How does ACL injury occur?
The anterior cruciate ligament is one of the four ligaments that stabilize the hinge joint of the knee. The ACL, in particular, runs diagonally in the middle of the knee. Its primary purpose is to prevent the tibia from sliding out in front of the femur. Due to its configuration, the ACL also provides rotational stability to the knee.
ACL injury occurs when an external stress causes damage to the knee beyond what the ACL can bear, causing the ligament to tear. It is estimated that around 70 percent of ACL injuries are from non-contact mechanisms; i.e., from landing awkwardly, or from falls, and other similar accidents. Direct damage from external trauma has also been known to cause ACL tears. Athletes in high-risk sports are at greater risk for ACL injury.
Why is ACL reconstruction done?
Not all cases of ACL injury are eligible for surgery. The treatment option for ACL injury is conservative, when possible. This may involve rest and rehabilitation. Surgery is considered when the tear is complete, or when the damage to the ligaments is severe.
ACL reconstruction seeks to restore patency to the damaged ligament. The development of this procedure has been of great significance to athletes: prior to advances in ACL reconstruction, tears to the ACL were considered a career-ending injury, from which there was no complete recovery.
The term ACL reconstruction is actually a misnomer. The ACL is not “rebuilt”, since a torn ACL cannot be sewn back together to restore its patency. ACL reconstruction refers to the surgical replacement of the damaged ligament with a tendon that is either harvested from the patient’s own body, or from a cadaver.
Autografts refer to surgical grafts that are taken from the patient, while allografts are harvested from cadavers. The patellar tendon is most commonly used for autografts, although they may also be harvested from other parts, such as the hamstring tendons. Allografts, on the other hand, are taken from cadavers. These are associated with a higher risk of graft rejection.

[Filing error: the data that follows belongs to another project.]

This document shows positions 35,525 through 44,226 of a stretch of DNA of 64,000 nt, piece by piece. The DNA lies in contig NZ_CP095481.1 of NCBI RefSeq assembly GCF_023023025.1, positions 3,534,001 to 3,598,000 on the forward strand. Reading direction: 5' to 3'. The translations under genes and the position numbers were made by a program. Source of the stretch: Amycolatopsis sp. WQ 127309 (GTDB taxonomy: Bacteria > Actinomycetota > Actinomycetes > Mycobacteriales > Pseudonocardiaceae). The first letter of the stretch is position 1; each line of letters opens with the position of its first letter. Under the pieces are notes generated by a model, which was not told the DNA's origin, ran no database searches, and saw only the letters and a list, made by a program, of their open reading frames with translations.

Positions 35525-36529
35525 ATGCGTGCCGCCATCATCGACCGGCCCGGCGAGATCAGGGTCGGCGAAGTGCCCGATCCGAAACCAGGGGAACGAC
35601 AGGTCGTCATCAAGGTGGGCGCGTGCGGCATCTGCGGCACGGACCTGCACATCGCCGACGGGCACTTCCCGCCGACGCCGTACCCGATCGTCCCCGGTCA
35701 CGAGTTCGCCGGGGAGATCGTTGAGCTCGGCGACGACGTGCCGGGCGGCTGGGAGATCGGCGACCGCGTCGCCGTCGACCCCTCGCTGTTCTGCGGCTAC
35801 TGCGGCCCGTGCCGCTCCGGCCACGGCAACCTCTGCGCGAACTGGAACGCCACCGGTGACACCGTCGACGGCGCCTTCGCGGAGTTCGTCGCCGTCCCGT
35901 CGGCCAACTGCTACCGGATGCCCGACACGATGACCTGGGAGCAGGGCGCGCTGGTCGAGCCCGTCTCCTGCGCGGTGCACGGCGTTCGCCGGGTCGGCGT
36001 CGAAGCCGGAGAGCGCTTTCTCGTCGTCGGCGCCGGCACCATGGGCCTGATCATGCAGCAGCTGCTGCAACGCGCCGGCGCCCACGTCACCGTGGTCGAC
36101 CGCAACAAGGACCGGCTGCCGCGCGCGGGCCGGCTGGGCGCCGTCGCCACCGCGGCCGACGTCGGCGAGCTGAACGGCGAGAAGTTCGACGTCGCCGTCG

After the procedure, the knee is typically immobilized to allow recover. The knee will have to undergo a gradual and progressive program of physical therapy and rehabilitation to restore normal function of the joint. Recovery from surgery can take up to a year after the procedure, and there is a risk of persistent postoperative pain and stiffness.
ACL reconstruction provides the definitive treatment of tears and injury to the ACL. It is considered the best option for complete tears of the ACL. The gold standard of ACL repair is reconstruction using patellar autografts. However, it should be noted that there are still risks with the procedure. Graft rejection remains a possibility, especially for allograft replacements. There can also be intraoperative damage to the surrounding tissues. ACL reconstruction is generally well tolerated, however, and most patients report favorable outcomes.